A Google spokesperson told Motherboard that that the entire field of dermatology suffers from a lack of data and images of non-white patients and that accounting for that problem was at the forefront of researchers minds as they designed the app, which they plan to further refine before its public release.
“Our AI-powered dermatology assist tool is the culmination of more than three years of research,” Johnny Luu, the spokesperson for Google Health, wrote in an email to Motherboard “Since our work was featured in Nature Medicine, we’ve continued to develop and refine our technology with the incorporation of additional datasets that includes data donated by thousands of people, and millions of more curated skin concern images.”
In his email, Luu also provided a statement attributed to Dr. Steven Waldren, chief medical informatics officer of the American Academy of Family Physicians, saying in part: “By augmenting primary care with a robust AI solution, we can potentially improve the quality of care that is provided [for skin conditions].”
The medical tech field has a history of racially biased products, from optical heart rate sensors to algorithms hospitals use to decide which patients need further care. And Google has a representation problem of its own—the company is only 3.7 percent Black, according to its 2020 diversity report, and many of those employees are in non-technical roles.
The problem has come to a head over the last year following the company’s firing of respected AI ethicist Timnit Gebru and the revelations that followed about its treatment of other Black employees.
The news prompted a major recruiting organization for historically black colleges and university (HBCU) graduates to end its partnership with Google. And recently, three organizations working to boost the careers of Black and queer tech workers announced they would stop accepting funding from the company.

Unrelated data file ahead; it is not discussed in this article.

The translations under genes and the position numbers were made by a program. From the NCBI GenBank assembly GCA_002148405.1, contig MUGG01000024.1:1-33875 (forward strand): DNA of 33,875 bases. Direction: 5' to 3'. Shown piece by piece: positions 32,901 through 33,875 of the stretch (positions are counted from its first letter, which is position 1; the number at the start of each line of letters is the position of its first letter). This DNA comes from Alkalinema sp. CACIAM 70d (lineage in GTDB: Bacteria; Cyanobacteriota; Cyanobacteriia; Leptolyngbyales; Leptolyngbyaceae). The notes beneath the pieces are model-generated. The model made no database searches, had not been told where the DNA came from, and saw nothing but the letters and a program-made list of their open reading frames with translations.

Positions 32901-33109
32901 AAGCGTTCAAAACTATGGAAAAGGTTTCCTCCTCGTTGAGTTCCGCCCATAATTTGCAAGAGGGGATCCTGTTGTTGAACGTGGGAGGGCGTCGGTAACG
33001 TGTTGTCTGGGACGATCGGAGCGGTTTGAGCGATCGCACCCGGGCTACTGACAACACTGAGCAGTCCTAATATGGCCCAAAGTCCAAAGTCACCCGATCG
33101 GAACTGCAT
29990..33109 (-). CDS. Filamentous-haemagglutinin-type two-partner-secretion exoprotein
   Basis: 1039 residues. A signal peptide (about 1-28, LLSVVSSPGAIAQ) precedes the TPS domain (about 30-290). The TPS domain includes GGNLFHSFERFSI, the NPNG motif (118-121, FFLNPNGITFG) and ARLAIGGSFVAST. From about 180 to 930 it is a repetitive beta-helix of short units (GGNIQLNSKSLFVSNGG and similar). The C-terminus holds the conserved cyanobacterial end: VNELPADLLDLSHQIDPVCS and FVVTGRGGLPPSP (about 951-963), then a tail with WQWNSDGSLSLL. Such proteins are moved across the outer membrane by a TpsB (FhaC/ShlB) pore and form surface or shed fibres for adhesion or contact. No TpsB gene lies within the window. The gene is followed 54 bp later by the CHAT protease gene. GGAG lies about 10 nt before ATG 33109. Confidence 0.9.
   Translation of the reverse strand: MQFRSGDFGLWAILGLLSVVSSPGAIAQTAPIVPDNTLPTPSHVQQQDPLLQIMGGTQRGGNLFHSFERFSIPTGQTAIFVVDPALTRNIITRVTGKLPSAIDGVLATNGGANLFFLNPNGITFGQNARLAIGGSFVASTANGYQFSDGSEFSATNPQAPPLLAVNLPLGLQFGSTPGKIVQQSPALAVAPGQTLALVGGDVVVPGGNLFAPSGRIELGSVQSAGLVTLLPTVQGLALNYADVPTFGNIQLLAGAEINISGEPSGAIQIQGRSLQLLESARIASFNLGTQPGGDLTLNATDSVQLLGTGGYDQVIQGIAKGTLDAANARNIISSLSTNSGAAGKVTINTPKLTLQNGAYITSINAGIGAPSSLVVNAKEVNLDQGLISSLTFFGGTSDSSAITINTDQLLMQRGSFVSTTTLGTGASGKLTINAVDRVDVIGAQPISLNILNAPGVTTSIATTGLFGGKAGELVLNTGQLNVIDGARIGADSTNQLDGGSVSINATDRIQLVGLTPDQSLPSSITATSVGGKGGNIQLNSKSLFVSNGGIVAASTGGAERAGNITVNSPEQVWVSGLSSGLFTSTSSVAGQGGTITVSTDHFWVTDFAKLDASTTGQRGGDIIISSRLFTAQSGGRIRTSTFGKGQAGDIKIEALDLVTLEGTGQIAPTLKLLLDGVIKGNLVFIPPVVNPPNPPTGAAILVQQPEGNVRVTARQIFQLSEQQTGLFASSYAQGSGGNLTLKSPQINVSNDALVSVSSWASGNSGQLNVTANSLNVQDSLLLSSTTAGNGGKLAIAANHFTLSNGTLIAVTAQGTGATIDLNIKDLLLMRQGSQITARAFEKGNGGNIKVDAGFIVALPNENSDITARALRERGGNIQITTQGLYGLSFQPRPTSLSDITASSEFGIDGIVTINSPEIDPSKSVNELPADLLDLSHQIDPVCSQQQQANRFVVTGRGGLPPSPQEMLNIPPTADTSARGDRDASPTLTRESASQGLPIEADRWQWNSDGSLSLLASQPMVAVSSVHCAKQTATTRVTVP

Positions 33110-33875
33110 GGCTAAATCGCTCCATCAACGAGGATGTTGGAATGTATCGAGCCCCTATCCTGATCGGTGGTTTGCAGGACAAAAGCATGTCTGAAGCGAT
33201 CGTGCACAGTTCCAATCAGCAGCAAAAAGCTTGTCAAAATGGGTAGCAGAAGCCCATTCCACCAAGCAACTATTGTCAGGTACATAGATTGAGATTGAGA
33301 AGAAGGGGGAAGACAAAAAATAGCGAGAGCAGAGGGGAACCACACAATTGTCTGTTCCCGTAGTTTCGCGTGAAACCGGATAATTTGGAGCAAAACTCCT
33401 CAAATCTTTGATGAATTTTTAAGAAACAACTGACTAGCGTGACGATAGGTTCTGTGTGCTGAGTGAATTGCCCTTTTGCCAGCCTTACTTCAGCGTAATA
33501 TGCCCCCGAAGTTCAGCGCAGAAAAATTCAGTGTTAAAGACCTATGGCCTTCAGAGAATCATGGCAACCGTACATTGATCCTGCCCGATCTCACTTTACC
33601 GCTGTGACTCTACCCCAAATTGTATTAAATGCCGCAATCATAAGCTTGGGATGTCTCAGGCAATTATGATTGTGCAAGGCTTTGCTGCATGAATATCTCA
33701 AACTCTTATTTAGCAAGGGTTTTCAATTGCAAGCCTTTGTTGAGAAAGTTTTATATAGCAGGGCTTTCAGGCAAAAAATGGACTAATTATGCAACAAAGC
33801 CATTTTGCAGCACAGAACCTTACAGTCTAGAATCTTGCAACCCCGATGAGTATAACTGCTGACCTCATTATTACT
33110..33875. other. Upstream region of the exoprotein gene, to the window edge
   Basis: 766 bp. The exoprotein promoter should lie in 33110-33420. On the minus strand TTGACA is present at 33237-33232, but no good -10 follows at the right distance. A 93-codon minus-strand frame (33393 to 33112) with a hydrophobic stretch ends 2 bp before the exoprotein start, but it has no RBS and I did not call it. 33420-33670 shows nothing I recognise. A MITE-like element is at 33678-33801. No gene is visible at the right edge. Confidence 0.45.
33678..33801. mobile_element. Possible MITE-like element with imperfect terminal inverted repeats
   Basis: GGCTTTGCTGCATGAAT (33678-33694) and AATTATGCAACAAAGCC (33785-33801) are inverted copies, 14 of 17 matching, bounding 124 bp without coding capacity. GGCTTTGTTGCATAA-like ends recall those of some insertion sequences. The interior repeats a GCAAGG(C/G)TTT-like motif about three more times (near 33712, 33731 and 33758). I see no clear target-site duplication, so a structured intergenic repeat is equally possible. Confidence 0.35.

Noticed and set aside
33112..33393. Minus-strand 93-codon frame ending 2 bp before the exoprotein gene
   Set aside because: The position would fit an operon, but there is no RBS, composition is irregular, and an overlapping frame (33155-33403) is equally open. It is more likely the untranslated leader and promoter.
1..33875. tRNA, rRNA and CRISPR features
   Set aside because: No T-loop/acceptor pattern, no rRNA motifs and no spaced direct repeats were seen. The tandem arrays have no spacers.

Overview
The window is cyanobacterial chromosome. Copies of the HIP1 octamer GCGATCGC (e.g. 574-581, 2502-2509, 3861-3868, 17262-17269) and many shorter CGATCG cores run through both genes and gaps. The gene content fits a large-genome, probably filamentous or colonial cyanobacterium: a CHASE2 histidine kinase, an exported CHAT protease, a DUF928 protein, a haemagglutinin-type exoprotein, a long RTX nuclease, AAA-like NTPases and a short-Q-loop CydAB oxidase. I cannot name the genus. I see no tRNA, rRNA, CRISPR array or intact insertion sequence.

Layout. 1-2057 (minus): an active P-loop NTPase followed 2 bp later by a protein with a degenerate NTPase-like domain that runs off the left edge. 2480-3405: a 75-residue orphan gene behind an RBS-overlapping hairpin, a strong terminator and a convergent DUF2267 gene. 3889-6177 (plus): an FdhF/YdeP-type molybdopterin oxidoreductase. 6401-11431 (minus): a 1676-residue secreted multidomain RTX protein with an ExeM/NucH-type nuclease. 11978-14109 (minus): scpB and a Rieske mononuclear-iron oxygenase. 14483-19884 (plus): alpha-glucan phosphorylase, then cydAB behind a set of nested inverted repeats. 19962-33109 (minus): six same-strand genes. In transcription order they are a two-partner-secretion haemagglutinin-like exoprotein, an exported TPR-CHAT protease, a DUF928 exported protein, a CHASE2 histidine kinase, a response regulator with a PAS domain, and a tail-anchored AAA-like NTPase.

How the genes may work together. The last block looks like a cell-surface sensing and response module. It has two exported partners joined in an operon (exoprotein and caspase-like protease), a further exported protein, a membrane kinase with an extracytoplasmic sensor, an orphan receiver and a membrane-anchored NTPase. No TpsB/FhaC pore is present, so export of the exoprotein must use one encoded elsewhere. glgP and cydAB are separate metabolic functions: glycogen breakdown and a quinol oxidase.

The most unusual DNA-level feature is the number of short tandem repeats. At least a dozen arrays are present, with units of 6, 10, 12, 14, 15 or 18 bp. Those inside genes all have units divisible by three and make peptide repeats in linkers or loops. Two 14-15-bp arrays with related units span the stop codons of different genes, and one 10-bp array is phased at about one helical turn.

Without a diverse body of researchers and executives, critics have warned, the company will end up making technology that hurts the communities who are left out.
“The low representation of Black people within this [dermatology app] dataset suggests it is optimized for white consumers,” Mutale Nkonde, a Stanford Digital Society Lab fellow and founder of AI for the People, told Motherboard. “This preferencing of white people seems to be inline with their treatment of Black people within the company.”
Google said that while building the dermatology app it took measures to “make sure we’re building for everyone.” It also clarified that while the app has received certification in Europe as a Class I medical device, users should not be using it to diagnose themselves.
Dr. Adamson said it’s naive to think that people won’t consider the suggested conditions as diagnoses or evidence that nothing is wrong, particularly when it comes to serious conditions like cancer. So if the app is widely used, and especially if its accuracy is poor on darker skin tones, it could lead to dangerous strains on public health systems.
“Google claims to turn up the sensitivity on things that are possibly skin cancers,” he said. “From a clinical perspective, all that’s going to do is crank up the false positives—the people who are told they have skin cancer when that’s not true—and they’re going to flood dermatologists’ offices.”